As the U.S. government’s security printer, the Bureau of Engraving and Printing (BEP) is responsible for the design, engraving, and printing of all U.S. currency. 

The BEP prints billions of dollars—referred to as Federal Reserve notes—each year for delivery to the Federal Reserve System. According to the Federal Reserve, there is more than $2 trillion worth of Federal Reserve notes in circulation.

The BEP is one of the largest currency printing operations in the world with facilities in Washington, DC, and Fort Worth, Texas. More than half of the nation’s currency order is produced in Fort Worth. 

Current BEP currency production is quite different from its beginnings in 1862, which consisted of a handful of people separating notes with a hand-cranked machine in the basement of the Department of the Treasury building. 

Technology has brought the BEP a long way to a state-of-the-art manufacturing operation producing U.S. paper currency. 

The production of this currency is not an easy or simple task, but one that involves highly trained and skilled craftspeople, specialized equipment, and a combination of traditional old world printing techniques merged with sophisticated, cutting-edge technology. Overall, there are numerous, distinctive steps required in the production process.

With the introduction of redesigned currency, subtle background colors were added to the redesigned notes to make them more secure and difficult to counterfeit. The design was applied to the $5, $10, $20, $50, and $100 notes. Circulation of the series began during fall 2003, with the introduction of the redesigned $20 note. It continued with the $50 note in 2004, the $10 note in 2006, the $5 note in 2008, and the $100 note in 2013.

The redesigned notes retain the same size as previous notes and use similar portraits and historical images to maintain an American look and feel. 

Security features maintained in the enhanced Federal Reserve notes include a portrait watermark visible when held up to a light, two numeric watermarks on the $5 notes, an enhanced security thread that glows under an ultraviolet light, micro printing, improved color shifting ink that changes color when the note is tilted, and on the newly redesigned $100 notes, a 3D security ribbon and enhanced, raised printing.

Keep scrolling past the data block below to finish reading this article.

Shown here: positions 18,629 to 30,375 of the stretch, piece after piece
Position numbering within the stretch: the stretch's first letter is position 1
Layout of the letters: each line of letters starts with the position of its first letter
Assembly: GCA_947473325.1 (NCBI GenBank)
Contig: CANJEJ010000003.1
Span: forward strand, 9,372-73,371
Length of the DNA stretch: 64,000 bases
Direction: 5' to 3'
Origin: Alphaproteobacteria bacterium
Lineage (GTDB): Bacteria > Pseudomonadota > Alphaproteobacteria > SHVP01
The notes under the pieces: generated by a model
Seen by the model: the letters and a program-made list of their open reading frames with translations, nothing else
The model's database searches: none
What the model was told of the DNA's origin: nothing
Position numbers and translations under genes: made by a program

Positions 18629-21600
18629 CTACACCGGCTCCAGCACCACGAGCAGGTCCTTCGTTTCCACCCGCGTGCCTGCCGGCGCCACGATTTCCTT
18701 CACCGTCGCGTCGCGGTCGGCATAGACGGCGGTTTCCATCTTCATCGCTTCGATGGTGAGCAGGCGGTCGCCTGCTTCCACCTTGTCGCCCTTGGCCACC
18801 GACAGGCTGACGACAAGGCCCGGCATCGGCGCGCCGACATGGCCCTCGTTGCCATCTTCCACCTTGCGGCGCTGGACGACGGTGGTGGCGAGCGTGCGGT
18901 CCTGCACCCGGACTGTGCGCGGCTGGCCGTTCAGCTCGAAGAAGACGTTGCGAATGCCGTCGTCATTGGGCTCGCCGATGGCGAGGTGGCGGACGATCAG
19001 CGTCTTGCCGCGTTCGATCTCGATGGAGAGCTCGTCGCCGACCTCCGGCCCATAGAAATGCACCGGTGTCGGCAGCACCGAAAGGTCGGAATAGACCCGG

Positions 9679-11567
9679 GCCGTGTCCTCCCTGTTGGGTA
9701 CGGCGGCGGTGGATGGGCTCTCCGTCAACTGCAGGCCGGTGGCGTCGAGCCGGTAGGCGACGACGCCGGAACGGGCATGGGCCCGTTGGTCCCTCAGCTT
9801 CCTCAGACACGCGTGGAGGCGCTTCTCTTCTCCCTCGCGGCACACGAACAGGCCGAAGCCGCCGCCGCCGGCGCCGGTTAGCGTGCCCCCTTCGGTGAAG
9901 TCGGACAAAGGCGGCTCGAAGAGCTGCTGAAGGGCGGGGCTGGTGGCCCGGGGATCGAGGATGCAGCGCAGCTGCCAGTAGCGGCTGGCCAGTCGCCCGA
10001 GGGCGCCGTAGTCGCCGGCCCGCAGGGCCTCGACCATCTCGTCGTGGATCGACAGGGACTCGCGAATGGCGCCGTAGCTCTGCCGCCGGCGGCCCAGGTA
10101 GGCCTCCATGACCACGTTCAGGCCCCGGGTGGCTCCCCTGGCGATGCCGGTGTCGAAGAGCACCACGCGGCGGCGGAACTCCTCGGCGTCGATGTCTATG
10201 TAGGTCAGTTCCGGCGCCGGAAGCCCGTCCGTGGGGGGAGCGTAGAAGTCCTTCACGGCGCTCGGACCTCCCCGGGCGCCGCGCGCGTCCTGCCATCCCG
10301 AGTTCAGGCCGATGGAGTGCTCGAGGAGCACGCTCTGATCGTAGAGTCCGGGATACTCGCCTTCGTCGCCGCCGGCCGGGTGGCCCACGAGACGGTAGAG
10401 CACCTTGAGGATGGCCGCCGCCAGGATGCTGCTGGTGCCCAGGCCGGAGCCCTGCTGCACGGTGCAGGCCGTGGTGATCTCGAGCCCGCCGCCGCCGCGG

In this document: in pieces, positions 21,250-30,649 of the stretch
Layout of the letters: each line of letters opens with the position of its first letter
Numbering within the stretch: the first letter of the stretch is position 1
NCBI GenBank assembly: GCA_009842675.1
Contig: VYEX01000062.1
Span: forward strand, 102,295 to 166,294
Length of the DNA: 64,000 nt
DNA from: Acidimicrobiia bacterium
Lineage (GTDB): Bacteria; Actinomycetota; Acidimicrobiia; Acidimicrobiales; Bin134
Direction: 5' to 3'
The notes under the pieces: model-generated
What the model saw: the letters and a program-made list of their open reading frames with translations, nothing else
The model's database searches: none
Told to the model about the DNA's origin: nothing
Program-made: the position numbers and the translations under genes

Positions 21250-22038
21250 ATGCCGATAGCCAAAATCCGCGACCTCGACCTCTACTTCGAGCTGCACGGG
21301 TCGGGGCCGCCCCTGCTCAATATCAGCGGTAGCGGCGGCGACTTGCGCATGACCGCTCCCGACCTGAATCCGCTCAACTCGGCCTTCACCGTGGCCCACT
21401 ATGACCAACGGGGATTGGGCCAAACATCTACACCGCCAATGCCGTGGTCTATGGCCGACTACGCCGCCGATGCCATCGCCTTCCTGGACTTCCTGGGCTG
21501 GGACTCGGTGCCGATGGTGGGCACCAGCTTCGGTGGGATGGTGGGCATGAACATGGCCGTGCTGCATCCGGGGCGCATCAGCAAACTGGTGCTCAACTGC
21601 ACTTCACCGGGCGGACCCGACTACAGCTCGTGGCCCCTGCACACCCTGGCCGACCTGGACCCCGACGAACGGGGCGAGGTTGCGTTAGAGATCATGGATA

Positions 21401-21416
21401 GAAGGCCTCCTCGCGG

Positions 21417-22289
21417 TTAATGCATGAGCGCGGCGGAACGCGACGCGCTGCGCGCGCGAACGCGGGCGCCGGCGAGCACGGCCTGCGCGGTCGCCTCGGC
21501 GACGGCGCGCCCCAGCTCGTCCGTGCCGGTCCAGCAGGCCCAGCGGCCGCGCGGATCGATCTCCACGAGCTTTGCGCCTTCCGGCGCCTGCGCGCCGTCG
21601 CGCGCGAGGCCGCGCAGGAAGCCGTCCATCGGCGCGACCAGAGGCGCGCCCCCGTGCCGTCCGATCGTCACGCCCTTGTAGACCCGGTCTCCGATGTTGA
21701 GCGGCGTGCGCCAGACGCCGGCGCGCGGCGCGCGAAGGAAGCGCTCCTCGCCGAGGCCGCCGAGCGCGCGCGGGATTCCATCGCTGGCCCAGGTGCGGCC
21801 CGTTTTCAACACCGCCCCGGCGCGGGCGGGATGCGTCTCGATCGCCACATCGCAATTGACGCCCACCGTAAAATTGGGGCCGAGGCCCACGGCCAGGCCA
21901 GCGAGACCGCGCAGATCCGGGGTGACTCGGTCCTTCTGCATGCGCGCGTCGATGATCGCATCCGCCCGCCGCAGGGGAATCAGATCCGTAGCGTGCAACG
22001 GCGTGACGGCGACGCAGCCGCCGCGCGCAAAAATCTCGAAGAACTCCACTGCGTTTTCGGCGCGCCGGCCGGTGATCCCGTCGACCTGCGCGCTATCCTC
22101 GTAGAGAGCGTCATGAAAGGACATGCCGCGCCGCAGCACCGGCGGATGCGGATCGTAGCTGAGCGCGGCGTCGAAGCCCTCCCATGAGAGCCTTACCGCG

While the percentage of counterfeit notes in circulation remains small, advances in technology have brought forth an increase in computer generated counterfeit notes. United States paper currency is redesigned as a way to protect your hard-earned money by staying ahead of advancing technologies and tech-savvy counterfeiters.

Know Your Money

Even with the most technologically advanced security features, it is you—the educated user of U.S. currency—who continues to be the first and best line of defense against counterfeiting.

Protect yourself by learning about how to check the security features in current and previous designs of the $1, $2, $5, $10, $20, $50, and $100 notes by visiting

Learn How Money is Made

The BEP Tour and Visitor Centers in Washington, DC, and Fort Worth remain closed due to the ongoing pandemic, but you can still learn how money is made by visiting and The BEP continues to monitor the situation and will post tour and visitor center updates online at as soon as they are available.